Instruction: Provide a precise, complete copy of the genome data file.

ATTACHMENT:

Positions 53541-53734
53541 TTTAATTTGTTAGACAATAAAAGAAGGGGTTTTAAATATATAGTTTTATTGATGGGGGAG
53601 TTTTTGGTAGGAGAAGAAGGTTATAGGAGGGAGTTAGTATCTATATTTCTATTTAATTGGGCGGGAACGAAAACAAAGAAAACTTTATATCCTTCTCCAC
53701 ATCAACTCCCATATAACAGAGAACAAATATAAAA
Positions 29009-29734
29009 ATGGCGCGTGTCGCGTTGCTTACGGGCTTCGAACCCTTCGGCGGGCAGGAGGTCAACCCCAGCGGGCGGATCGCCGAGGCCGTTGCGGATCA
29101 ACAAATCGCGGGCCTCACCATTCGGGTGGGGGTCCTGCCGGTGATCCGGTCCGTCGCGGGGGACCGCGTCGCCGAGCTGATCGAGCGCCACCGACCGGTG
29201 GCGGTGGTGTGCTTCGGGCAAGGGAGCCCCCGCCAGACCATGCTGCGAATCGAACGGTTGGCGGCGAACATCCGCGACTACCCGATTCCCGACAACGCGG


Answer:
Positions 53541-53734
53541 TTTAATTTGTTAGACAATAAAAGAAGGGGTTTTAAATATATAGTTTTATTGATGGGGGAG
53601 TTTTTGGTAGGAGAAGAAGGTTATAGGAGGGAGTTAGTATCTATATTTCTATTTAATTGGGCGGGAACGAAAACAAAGAAAACTTTATATCCTTCTCCAC
53701 ATCAACTCCCATATAACAGAGAACAAATATAAAA
Positions 29009-29734
29009 ATGGCGCGTGTCGCGTTGCTTACGGGCTTCGAACCCTTCGGCGGGCAGGAGGTCAACCCCAGCGGGCGGATCGCCGAGGCCGTTGCGGATCA
29101 ACAAATCGCGGGCCTCACCATTCGGGTGGGGGTCCTGCCGGTGATCCGGTCCGTCGCGGGGGACCGCGTCGCCGAGCTGATCGAGCGCCACCGACCGGTG
29201 GCGGTGGTGTGCTTCGGGCAAGGGAGCCCCCGCCAGACCATGCTGCGAATCGAACGGTTGGCGGCGAACATCCGCGACTACCCGATTCCCGACAACGCGG